Simian Mobile Disco (ie, James Ford and Jas Shaw) first showed us with 2007’s Attack Decay Sustain Release that they were as good at producing original material as they were at refashioning other great dance-punk revivalists such as Klaxons and the Go! Team. The album pinched Hot Chip’s cheek and Revenge of the Nerds’ whimsy together with LCD Soundsystem’s minimal beat and one-line hooks into a set of fluff-less tunes to monkey about to with unapologetic abandon. To be sure, the album, with production values rivalling Daft Punk’s, didn’t do much to shift the sands in dance music, but it did provide a fillip to the Nike High Top wearing, glow stick twirling wave that spread over the UK like the flu.
Speaking of Hot Chip, its sprawling but superlative magnet Made in the Dark (2008) very nearly sated appetites for brilliant manoeuvrings at the periphery of dance pop. In contrast, Attack didn’t, but also didn’t pretend to. Temporary Pleasure, which incidentally features Hot Chip’s Alexis Taylor, follows this lack of pretension with more familiar fun decadence for the Energizer Battery Ibiza crowd, nothing more. Of course its title suggests as much. It is a slate of 10 pithy tracks that, unlike what we’ve heard on Attack, channels ‘80s rave and ‘90s Eurodisco into the pop song structure. This doesn’t however prevent some tracks like “Cream Dream” from being visited by the kind of frivolous, even superfluous lyricism so typical of club music. This reaches a head with single “Audacity of Huge”, a middling Devo-meets-Kraftwerk treatment that lets loose an infatuation with contemporary pop culture as well as the lingering malaise of unrequited love.
Unfortunately, in the grander Simian narrative the album indicates the duo at a stasis; 2007, the year of Attack, never really ended. Things have just gotten more pop. Even so Temporary Pleasure does bare some recognition from the alt-star cast Simian Mobile Disco chose to attend their Blitz party. Besides Taylor, they include Beth Ditto of the much-vaunted Gossip and Gruff Rhys of Super Furry Animals. Rather than a mere showing off of Simian Mobile Disco’s connectedness with the vanguard of hip, their utilising of Taylor, Ditto and Rhys provides the saving grace for a dance album that would otherwise vanish like a sugar high once the lights come on. We know that vanishing like a sugar high is the group’s intention but for the person thinking of investing in them it’ll be like paying the rent. You’ll never see the money again.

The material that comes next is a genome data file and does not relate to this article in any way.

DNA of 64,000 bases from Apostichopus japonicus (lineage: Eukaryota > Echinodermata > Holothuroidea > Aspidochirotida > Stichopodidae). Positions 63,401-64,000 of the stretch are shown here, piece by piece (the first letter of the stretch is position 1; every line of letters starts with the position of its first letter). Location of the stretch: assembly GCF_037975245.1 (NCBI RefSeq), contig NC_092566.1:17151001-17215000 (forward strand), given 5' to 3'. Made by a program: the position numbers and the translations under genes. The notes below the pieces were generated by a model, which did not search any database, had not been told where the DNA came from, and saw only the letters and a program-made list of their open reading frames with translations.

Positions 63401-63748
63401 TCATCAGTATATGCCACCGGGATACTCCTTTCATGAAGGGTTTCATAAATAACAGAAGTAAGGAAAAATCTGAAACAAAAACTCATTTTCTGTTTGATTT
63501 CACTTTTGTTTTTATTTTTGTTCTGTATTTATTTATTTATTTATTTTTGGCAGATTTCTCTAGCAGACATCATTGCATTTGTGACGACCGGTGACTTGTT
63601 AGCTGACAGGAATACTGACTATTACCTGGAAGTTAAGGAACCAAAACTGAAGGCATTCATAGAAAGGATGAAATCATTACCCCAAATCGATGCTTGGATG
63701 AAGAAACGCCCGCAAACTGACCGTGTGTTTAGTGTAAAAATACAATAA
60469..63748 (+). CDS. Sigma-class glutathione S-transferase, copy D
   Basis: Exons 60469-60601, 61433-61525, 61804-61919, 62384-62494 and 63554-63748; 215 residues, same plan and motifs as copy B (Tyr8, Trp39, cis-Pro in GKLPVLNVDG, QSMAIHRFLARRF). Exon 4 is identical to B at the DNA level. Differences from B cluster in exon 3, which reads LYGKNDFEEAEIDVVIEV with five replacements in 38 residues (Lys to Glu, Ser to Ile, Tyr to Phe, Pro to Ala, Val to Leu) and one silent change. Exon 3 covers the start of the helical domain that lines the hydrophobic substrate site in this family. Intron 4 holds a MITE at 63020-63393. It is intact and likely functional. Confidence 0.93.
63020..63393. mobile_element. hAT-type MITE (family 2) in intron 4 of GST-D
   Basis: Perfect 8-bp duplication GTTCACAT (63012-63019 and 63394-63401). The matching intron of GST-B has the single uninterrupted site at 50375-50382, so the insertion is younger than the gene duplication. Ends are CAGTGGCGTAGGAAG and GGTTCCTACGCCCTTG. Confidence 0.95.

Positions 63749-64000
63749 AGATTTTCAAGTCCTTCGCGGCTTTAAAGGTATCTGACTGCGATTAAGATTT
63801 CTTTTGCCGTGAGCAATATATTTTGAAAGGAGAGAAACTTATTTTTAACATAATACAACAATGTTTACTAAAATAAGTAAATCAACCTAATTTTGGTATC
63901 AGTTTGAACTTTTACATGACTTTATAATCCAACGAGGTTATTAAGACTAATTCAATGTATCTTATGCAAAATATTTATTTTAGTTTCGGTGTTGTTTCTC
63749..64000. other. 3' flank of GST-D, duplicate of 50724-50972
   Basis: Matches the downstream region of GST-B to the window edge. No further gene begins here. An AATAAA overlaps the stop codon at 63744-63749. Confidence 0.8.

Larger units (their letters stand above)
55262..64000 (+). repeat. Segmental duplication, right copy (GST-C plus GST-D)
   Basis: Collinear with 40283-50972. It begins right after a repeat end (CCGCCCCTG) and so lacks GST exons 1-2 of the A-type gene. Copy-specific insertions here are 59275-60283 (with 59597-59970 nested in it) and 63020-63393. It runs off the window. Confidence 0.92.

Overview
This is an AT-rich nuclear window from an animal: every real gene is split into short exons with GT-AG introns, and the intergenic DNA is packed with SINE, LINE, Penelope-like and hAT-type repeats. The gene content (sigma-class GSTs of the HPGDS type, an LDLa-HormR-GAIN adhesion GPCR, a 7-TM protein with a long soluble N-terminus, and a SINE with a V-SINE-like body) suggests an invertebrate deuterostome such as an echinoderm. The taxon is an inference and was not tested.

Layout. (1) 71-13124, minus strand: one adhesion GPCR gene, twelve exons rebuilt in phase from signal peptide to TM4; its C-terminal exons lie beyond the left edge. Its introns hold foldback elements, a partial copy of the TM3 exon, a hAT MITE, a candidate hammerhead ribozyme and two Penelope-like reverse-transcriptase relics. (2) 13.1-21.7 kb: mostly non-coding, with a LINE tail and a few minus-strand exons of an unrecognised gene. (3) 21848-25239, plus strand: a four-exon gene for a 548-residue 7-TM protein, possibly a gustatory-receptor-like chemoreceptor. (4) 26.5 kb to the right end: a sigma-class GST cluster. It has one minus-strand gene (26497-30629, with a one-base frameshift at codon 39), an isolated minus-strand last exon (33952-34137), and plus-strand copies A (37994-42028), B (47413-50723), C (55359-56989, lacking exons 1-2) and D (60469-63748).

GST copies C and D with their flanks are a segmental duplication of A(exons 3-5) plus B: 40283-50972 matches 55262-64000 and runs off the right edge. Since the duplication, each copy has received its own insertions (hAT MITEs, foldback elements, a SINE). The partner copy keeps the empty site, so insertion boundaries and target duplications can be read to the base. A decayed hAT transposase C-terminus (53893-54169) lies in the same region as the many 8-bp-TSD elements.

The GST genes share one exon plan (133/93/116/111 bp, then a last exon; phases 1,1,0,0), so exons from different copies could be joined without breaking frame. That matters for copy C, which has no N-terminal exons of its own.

Gruff Rhys features on the Neu-style stabbing-synth scene setter “Cream Dream”, going falsetto because it’s so de rigueur of synth-pop, while Ditto’s hefty yet ethereal vocals a la Gloria Gaynor duly fill in the techno sparseness of “Cruel Intentions”. “Bad Blood”, which is of the same pedigree as anything on Hot Chip’s Coming on Strong (2004), features Taylor’s vague Balearic rumble with smatterings of viscous-like synths riding over cool finger-click beats. But the highlight doesn’t come until the final track “Pin Ball”, a track that reveals Simian Mobile Disco’s predilection for avant-electronica. This is in no small part owing to the participation of Brooklyn electronic duo Telepathe. Their pixie-like vocal confections worm in stereo around heartbeat polyrhythms like the double helix while drops of synth and dabs of fuzz beef up the track’s kaleidoscopic element.
But then you have scene-destroying throwaway tracks like Jamie Liddell’s sexed-up “Off the Map”, which does nothing but get one’s eyes rolling at the Calvin Harris-style silliness of it all. But at just over four minutes, it’s one of the longest tracks on the album. Of course the silliness is just what Simian Mobile Disco went to great lengths to promote on this record, although probably not the comparison with self-important bad sport Messr Harris.
Ironically, Simian Mobile Disco have chosen to welcome the release of Temporary Pleasure with a conceptually challenging, albeit very temporary, “Augmented Reality” installation in London. According to SMD’s website, “Augmented Reality” refers to the art of making virtual objects appear to exist in the real world. Although Temporary Pleasure is not quite the mirage that is virtual reality, it is certainly fleeting and a perfect addition for those looking to update their summer soundtrack playlist for 2009 (or 2007).
// Sound Affects
"The man whose songs were recorded by Johnny Cash, Alan Jackson, Ricky Skaggs, David Allan Coe, The Highwaymen, and countless others succumbs to time’s cruel cue that the only token of permanence we have to offer are the effects of shared moments and memories.READ the article